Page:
E&Y investigation to continue
Accountancy firm Ernst & Young has lost its High Court bid to halt the investigation into its conduct as auditors to Anglo Irish Bank when dealing with alleged inappropriate loans to directors of the bank.
Ms Justice Mary Irvine ruled today the firm was out of time and had shown no arguable grounds entitling it to bring proceedings to "effectively torpedo and thus fatally terminate" the two year investigation by special investigator John Purcell, appointed by the Insititute of Chartered Accountants (ICAI) regulatory body (CARB) in early 2009.
She also ruled the firm had advanced no arguable case for proceedings to prevent a report by forensic accountants FTI into the conduct of Ernst & Young as auditors to Anglo being forwarded to CARB in the event of a finding by Mr Purcell of a prima facie case that Ernst & Young is liable to disciplinary action.
Among various claims in its application for leave for judicial review, the firm alleged the investigation to date is unfair because reports leading to Mr Purcell's appointment did not contain valid "complaints" as they failed to set out specific allegations, including of misconduct, or to refer to codes of conduct, rules, regulations and professional standards.
If a "complaint" had to be set out as required by Ernst & Young, the vast majority of complaints made by people, even if wholly meritorious on their facts, could never be investigated, the judge said.
Mr Purcell, she noted, was appointed by the Complaints Committee of CARB on foot of various matters in media reports, including a claim by an accountancy expert that Ernst & Young should have spotted that former Anglo Chairman Sean Fitzpatrick had engaged in a process of temporarily concealing directors loans by transferring them to another bank prior to Anglo's year end.
The bye-laws under which Mr Purcell was appointed render members of the ICAI liable to disciplinary action in a wide range of circumstances and the definition of "complaint" was drafted in wide and clear terms to include any behaviour which may be suspect, the judge said.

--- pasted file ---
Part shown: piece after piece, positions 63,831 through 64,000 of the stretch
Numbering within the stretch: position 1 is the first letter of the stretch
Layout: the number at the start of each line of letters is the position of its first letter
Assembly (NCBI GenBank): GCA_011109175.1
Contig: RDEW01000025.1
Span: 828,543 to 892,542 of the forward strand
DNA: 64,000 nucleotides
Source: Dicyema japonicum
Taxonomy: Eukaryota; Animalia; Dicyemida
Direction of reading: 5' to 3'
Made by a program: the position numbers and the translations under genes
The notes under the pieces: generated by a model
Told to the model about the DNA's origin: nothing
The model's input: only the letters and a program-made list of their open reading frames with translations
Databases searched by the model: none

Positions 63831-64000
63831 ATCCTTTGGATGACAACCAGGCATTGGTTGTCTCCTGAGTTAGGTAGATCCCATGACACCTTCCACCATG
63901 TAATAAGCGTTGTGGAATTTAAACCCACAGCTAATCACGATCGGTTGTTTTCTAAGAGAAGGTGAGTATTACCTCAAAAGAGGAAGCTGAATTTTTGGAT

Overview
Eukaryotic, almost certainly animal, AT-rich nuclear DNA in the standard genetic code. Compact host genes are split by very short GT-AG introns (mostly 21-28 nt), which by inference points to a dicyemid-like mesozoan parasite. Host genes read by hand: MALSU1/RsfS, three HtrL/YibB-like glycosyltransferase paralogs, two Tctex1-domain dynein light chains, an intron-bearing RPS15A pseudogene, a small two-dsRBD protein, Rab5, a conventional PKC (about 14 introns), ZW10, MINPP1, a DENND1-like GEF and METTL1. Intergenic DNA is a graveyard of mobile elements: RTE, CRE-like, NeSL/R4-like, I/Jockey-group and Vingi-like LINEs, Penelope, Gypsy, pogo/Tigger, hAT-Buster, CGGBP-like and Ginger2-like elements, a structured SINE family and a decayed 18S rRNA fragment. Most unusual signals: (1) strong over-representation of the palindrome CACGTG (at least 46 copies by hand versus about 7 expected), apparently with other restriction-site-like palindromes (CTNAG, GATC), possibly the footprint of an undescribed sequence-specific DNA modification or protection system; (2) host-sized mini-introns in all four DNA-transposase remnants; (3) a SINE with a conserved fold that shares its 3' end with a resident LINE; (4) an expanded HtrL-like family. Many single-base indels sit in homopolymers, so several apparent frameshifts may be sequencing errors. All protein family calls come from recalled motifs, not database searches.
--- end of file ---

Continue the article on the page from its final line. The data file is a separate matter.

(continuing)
Any act or default likely to discredit a member of the Institute, the Institute itself or the accountancy profession, or the inefficient or incompetent performance of accountancy duties, left that member open to disciplinary action.
The firm had also made out no arguable case of breach of natural justice or fair procedures in the investigation to date, she ruled.
The investigation was at "a preliminary phase" and the firm's rights at this stage were limited, she said. It was entitled only to be notified of the complaint and given an opportunity to respond to it. It was not entitled under the bye-laws to an advance copy of Mr Purcell's proposed findings so it could make submissions on those.
The firm has had details of the issues under investigation for some two years, she noted.
If, after receipt of Mr Purcell's report, the matter proceeds via formal complaint to a disciplinary tribunal, the bye-laws provide "very significant" rights to enable Ernst & Young safeguard its interests, she added. In those circumstances, the firm would get Mr Purcell's full report and all documents being relied upon and would be entitled to call and cross-examine witnesses and make submissions.
Art all stages, Ernst & Young was advised by Mr Purcell it would get a synopsis or summary of his investigation plus relevant material so it could make, within 28 days, written submissions to him on that, she said.
After considering those submissions, Mr Purcell will present his report to the Complaints Committee of CARB, including his opinion whether there is a prima facie case that Ernst & Young is liable to disciplinary action. If he concludes there is such a prima facie case, he must stipulate the evidence on which his opinion is based. The Committee will then decide what, if any, action should be taken on foot of the investigator's report.
The synopsis was presented on February 9th last and the failure of Mr Purcell to yield to the "wide-ranging demands" made by Ernst & Young through their solicitors on March 11th led to these legal proceedings, the judge noted.
Earlier, the judge found the application for leave to bring judicial review proceedings, made last month, was made well outside the six month maximum time limit for judicial review as the appointment of Mr Purcell was in February 2009. The firm had failed to provide any cogent or meritorious explanation for its delay and its application for the court to extend time was "wholly without merit", she also ruled.
Under the instruments of appointment of Mr Purcell, reference was made to press releases concerning the resignation of some members of the board of Anglo - Sean Fitzpatrick, David Drumm and William McAteer - and to certain loans of Mr Fitzpatrick which were current during a period when Ernst & Young was auditor to the bank.
Reference was also made to press reports relating to support provided to Anglo by Irish Life & Permanent plc "during a period of unprecedented turmoil" and during which Ernst & Young were auditors to Anglo.
Ernst & Young was represented by law firm A&L Goodbody from the outset of Mr Purcell's investigation, Ms Justice Irvine noted. She said the firm had fully engaged with the investigation and delivered a "vast array" of documents to the forensic accountancy firm FTI engaged by Mr Purcell to assists his investigation.